1. Start with the positive. Point out what you like, what is working, what is on-point for your business problem. Frankly, this is constructive feedback 101. You always want to deliver the critique sandwiched in positive reinforcement.
  2. Ask the designer questions. We love the question, “Why did you make this choice?” We don’t make many arbitrary choices; there’s usually a concrete reason behind every decision. The rules of composition take into account balance, rhythm, scale, and contrast. There are guidelines for the way you read things and the way your eyes travel around a page. There are stylistic signals that make a design look modern and contemporary or classic and conservative. We think about all of this in the context of your project’s criteria, your company’s brand guidelines, and the ultimate business goal of the piece. We make the choices that we think are most effective to solve the problem but that will also make a unique and beautiful design.[pullquote]The more specific you are, the more you give the graphic designer to work with and the closer she’ll get to what you are hoping for.[/pullquote]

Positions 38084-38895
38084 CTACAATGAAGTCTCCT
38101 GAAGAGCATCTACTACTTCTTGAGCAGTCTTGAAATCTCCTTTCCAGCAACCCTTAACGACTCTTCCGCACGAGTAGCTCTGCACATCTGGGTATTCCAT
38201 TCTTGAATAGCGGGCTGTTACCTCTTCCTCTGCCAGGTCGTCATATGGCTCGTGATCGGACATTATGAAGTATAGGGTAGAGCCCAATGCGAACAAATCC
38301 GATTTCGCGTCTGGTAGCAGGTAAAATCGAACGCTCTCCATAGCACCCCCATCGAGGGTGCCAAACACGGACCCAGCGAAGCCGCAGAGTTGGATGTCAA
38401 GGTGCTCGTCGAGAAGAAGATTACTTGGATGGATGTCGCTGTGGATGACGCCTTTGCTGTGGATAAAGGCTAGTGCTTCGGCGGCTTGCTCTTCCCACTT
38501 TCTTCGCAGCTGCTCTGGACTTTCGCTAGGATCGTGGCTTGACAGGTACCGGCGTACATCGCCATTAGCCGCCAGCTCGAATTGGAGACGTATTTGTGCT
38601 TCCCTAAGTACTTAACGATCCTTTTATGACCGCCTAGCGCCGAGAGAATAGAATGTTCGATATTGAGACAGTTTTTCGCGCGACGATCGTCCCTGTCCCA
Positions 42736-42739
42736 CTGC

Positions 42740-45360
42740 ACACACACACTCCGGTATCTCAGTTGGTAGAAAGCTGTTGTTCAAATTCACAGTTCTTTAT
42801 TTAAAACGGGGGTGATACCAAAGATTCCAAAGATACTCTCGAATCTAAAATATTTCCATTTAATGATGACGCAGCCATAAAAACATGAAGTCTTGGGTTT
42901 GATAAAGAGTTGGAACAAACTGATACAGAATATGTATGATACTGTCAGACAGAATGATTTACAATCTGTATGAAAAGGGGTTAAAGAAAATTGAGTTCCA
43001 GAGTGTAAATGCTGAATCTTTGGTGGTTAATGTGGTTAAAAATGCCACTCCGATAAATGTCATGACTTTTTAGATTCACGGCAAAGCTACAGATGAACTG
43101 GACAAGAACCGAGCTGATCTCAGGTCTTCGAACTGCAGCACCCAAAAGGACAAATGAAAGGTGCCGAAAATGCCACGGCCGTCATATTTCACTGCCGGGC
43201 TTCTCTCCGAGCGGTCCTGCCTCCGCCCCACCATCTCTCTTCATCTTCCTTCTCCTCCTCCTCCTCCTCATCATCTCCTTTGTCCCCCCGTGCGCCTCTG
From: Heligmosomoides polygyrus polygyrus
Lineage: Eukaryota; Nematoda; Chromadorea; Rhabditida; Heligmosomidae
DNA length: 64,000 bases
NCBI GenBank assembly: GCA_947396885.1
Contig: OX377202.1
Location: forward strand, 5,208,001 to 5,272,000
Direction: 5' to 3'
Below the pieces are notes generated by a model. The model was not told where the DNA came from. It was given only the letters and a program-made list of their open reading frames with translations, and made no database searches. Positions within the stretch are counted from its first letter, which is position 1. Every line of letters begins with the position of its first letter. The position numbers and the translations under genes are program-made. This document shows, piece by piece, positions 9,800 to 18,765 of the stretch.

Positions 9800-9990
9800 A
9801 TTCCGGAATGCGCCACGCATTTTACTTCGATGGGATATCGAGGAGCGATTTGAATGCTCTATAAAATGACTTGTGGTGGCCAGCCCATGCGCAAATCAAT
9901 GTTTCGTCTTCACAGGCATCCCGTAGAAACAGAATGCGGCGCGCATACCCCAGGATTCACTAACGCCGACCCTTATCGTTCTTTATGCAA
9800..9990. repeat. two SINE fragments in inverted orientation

3. Again—be specific. Design is highly subjective; if you say you don’t like something but not why, we don’t know how to fix it. We will attempt to interpret your meaning and start trying out different solutions, one of which may eventually realize your vision—but this process can waste time and money. So avoid using general feedback such as “Make it pop, jazz it up, I don’t like this”—none of this really means anything. The more specific you are, the more you give the graphic designer to work with and the closer she’ll get to what you are hoping for.
  4. Frame your feedback within your business goals. Saying something like, “I don’t like that yellow color,” isn’t enough (and hopefully you already mentioned that before we began designing). Always include a “because” statement: “I don’t like that purple color because it’s not one of the company’s main branding colors.” “I don’t like that purple color because it doesn’t seem right for our audience.” Such feedback clarifies the reasoning and helps pave the path forward as we work to deliver a design that meets your needs.